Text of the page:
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Shoe companies lining up for signature of Canadian basketball phenom Andrew Wiggins

Canadian basketball player Andrew Wiggins flies toward the basket for a dunk during a game in Hamilton on Feb. 17, 2013.

Peter Power/The Globe and Mail

Andrew Wiggins has not even yet played in a meaningful game for the University of Kansas Jayhawks and his image has already been splashed all over the front cover of Sports Illustrated.

Now comes a report that the 18-year-old Toronto native could command as much as $180-million in a shoe contract this summer if he does the expected and declares himself eligible for the 2014 NBA draft.

Jared Zwerling is reporting on Bleacher Report that an epic race is developing amongst competing shoe companies to get Wiggins signature on an endorsement contract.

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Related: How does Wiggins's deal compare to Michael Jordan's?

Zwerling said that he has been told by three unnamed sources that Adidas has already pegged Wiggins as their prime target and are willing to break the bank in order to have him promote the company's products.

"(Adidas) is easily the front-runner, 100 per cent," said Rich Lopez, the publisher of the popular sneaker website

"From what I'm hearing, (Adidas) is really high on him," an industry source told Zwerling. "I've heard a range for sure, from like $140- to $180-million for like 10 years. That's a big deal for a kid coming out of school because most rookie deals are probably like four years."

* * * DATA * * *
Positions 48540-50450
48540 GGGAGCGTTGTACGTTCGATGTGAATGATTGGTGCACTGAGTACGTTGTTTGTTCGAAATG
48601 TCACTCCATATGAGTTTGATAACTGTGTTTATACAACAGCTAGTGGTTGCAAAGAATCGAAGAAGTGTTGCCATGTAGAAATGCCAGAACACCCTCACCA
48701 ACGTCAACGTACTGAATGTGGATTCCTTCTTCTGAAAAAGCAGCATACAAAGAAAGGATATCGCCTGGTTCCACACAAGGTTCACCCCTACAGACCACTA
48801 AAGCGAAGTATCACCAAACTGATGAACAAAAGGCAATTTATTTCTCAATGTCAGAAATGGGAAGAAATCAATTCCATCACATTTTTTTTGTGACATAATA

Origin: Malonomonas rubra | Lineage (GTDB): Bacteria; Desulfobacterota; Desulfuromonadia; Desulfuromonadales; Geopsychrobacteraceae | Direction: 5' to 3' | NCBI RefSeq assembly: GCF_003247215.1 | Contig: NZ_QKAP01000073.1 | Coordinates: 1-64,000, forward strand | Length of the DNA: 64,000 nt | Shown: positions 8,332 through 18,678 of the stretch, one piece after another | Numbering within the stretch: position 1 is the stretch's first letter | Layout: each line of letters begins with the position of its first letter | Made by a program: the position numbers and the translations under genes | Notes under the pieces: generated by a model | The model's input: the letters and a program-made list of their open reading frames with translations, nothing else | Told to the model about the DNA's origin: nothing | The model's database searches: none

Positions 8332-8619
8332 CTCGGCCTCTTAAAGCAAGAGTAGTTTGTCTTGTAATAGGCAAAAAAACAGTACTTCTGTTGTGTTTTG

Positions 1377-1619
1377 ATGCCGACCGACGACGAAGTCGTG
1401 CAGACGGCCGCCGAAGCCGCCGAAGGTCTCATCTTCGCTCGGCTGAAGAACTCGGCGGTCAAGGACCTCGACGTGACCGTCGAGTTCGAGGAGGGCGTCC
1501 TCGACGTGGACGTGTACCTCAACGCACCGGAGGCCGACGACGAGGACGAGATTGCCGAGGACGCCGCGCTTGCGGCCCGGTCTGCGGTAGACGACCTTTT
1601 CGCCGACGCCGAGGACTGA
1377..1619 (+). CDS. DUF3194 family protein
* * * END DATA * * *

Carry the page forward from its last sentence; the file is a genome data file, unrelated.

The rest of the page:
"I'm hearing from people at Kansas that he's got a $180-million offer supposedly coming from Adidas," a source close to Wiggins's inner circle is quoted as saying. "But I also heard that Nike is going to match anything."

Due to stringent NCAA guidelines, no meetings with Wiggins or official offers can be tendered until he declares for the draft following his freshman season at Kansas.

That declaration is considered almost a certainty as the dynamic 6-foot-8 forward is already being hailed as the top prospect available.

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Although such a deal would be unprecedented for the amount of money rumoured to be available for Wiggins, shoe companies have shown in the past that they are willing to gorge when it comes to signing up potential young stars.

In 2003, before LeBron James was chosen with the No. 1 pick by the Cleveland Cavaliers, he was lavished with a seven-year, $90-million endorsement deal with Nike.

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